The Peabody Pothole

At a spot near the front door of the Yale Peabody Museum is a unique Museum specimen—the sandstone pothole. Generations of young museum-goers have played in and around it — since 1896, in fact.

The pothole came from Fair Haven Heights in New Haven, Connecticut, where sandstone was extensively quarried for 200 years. It is a relic of the last North American Ice Age glacier that covered Connecticut about 20,000 years ago with ice more than a mile thick. The quarry where the pothole was found, around 1890, was on the southeast corner of the ridge, just below Russell Street. The pothole was exposed when soil was removed from the hillside in preparation for blasting out the rock beneath. Carefully cut out of the hill in sections that were later cemented back together, it is 2.5 feet in diameter and 4 feet deep.

Potholes form in eddies in turbulent streams where whirling floodwaters, laden with sand and pebbles, attack small cracks or indentations in the bedrock and scour out circular cavities. This pothole was found on the side of a hill, not in a stream bed, so the water that formed it must have been a temporary torrent pouring down off a huge mass of melting ice. Another, much larger pothole was found in the same quarry. It was presumably subsequently destroyed.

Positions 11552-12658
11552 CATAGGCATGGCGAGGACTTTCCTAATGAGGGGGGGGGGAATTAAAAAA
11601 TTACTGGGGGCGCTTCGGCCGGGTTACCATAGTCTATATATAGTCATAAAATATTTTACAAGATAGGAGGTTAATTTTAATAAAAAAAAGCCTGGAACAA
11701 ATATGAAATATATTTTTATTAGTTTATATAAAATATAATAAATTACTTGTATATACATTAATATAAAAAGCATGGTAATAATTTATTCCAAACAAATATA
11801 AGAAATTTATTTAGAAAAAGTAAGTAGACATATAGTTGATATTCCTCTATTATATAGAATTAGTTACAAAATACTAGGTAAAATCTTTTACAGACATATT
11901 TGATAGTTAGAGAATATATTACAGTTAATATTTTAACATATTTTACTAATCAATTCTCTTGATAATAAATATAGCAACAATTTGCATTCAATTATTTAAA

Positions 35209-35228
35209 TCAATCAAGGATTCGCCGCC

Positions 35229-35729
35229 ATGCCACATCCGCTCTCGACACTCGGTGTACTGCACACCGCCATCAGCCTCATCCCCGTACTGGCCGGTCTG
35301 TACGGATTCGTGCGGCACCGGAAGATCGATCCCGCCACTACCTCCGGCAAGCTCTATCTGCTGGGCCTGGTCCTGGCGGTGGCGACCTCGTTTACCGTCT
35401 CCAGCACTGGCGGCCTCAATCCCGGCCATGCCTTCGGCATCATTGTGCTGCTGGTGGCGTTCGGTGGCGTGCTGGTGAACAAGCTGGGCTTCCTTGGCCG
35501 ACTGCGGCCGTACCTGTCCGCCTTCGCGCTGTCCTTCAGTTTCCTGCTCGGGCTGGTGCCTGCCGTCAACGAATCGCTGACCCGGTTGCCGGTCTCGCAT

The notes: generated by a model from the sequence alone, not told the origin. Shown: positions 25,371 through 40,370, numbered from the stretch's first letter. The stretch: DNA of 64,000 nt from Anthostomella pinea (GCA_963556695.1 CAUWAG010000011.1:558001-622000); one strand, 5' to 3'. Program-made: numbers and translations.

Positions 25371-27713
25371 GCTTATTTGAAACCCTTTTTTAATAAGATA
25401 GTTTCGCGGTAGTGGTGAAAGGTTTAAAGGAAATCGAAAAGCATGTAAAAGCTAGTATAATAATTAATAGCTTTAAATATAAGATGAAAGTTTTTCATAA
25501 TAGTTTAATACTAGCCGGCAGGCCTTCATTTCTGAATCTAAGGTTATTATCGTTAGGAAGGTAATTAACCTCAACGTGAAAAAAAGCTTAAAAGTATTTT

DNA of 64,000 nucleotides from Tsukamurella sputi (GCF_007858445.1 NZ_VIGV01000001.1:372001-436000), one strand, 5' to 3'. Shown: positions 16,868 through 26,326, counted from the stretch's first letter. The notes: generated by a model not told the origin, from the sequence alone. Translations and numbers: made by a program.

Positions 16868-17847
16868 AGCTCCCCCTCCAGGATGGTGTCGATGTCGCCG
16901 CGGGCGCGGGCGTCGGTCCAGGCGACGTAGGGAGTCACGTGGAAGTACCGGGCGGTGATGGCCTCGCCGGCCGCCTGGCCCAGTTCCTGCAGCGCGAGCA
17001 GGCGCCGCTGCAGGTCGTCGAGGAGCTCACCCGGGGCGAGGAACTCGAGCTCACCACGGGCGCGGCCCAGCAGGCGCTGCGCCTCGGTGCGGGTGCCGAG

On left: A larger pothole from the same quarry, as it was found when rock was cut away. It no longer exists.

On right: The same pothole after it was cleaned out.


The quarry operator who had the good sense to preserve one pothole and document another with photographs was Walter J. Connor (Yale B.A. 1890). He presented the smaller pothole to Yale in 1896. It was immediately set up in front of the first Peabody Museum building on High Street. Connor (1864–1948), a contractor in the building and paving business, was a member of the New Haven Board of Education, the Parks Commission, the Board of Aldermen, and on occasion Acting Mayor. He then worked for 35 years for the New Haven Water Company as superintendent at the filtration plant (the concrete structure next to Edgerton Park across Whitney Avenue from the Lake Whitney dam).